I will use the knowledge and tools provided by the fellowship to expand She Shall Speak, a podcast and global empowerment community I created in February 2022 that seeks to empower Gen-Z Black girls to pursue civic service, entrepreneurship, and social justice. We have a reach in 25 U.S. states and 20 countries. I hope to use my newfound skills to recruit a team, launch a new podcast season, and host in-person leadership development workshops to further cultivate Black women’s leadership skills. I will also begin my second semester at American University, majoring in Political Science and minoring in African American Studies while obtaining a certificate in Advanced Leadership Studies. In the spring semester, I will complete an internship on Capitol Hill with the Office of Congresswoman Bonnie Watson Coleman, start a new position in the Center for Diversity and Inclusion, begin my term in the Undergraduate Senate, and step into my role as Vice Chair of PERIOD. Movement’s Youth Advisory Council. Through all these opportunities, I hope to lead through a social justice lens and learn more about how I can contribute to achieving equity and justice in society.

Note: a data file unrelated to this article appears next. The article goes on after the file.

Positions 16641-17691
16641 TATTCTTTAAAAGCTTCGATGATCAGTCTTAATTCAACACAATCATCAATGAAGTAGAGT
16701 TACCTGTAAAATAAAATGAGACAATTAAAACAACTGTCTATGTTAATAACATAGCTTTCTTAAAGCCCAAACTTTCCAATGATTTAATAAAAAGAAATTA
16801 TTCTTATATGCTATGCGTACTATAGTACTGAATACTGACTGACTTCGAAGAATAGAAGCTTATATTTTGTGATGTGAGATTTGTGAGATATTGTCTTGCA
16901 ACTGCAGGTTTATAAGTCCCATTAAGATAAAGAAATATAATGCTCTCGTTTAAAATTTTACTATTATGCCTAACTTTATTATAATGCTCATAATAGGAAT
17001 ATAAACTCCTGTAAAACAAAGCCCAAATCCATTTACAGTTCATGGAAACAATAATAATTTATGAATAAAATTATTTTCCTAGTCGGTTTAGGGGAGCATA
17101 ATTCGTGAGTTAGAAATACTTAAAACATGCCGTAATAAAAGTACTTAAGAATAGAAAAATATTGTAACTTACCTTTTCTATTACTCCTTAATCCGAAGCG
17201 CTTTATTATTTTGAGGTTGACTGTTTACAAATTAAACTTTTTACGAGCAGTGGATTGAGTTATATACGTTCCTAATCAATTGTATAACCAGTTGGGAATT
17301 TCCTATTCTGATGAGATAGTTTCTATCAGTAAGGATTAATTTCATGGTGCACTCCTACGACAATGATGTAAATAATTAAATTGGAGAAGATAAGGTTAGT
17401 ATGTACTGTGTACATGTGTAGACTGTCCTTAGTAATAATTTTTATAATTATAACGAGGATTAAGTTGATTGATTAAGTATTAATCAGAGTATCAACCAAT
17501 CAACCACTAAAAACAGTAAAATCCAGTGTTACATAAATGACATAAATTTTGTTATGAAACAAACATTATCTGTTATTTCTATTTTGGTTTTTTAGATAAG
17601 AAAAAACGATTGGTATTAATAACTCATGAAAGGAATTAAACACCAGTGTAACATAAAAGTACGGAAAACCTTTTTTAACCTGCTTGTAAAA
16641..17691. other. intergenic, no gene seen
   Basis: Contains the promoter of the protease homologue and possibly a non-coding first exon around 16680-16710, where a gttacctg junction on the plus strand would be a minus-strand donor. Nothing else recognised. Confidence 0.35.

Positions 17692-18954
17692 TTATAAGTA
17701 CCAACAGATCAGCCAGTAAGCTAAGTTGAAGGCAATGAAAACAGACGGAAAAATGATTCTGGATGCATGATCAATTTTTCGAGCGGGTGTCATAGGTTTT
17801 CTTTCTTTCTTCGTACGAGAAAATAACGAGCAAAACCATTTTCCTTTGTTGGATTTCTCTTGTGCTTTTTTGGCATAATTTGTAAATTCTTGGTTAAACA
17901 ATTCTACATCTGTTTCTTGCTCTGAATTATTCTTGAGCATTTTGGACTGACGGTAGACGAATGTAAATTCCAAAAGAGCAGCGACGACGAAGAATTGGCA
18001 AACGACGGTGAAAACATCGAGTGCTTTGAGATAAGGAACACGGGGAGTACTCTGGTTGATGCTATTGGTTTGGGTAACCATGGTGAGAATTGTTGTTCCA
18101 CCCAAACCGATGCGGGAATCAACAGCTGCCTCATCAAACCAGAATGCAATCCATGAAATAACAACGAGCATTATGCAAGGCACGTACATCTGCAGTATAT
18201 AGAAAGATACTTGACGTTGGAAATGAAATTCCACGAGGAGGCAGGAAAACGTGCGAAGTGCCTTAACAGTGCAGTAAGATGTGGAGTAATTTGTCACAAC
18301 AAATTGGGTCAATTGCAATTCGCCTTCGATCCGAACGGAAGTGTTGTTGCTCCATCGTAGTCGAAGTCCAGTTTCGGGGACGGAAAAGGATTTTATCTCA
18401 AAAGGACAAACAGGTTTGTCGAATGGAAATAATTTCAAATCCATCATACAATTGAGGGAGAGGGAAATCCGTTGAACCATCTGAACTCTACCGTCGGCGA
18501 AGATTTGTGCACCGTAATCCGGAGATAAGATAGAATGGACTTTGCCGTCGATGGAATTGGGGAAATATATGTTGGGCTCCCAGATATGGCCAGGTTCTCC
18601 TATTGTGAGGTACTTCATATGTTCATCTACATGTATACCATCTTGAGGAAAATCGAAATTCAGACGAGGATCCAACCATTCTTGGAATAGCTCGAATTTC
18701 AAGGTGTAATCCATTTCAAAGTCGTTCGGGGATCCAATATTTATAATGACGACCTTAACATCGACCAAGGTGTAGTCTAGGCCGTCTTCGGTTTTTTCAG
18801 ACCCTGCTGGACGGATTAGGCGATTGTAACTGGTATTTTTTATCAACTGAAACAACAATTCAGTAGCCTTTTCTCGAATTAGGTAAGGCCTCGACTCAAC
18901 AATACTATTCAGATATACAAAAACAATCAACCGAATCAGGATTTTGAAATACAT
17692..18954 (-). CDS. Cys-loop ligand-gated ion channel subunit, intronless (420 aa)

Those are some major plans! How do you plan to pay your experience forward for other women leaders?
By empowering them to boldly envision a better world and to bring that vision to fruition. I am accomplishing this through She Shall Speak, and by amplifying the voices of Black women who are enacting change while cultivating a digital community for young trailblazers, I seek to create a safe space where women leaders feel heard, embraced, and equipped with the tools and networks needed to best serve their communities.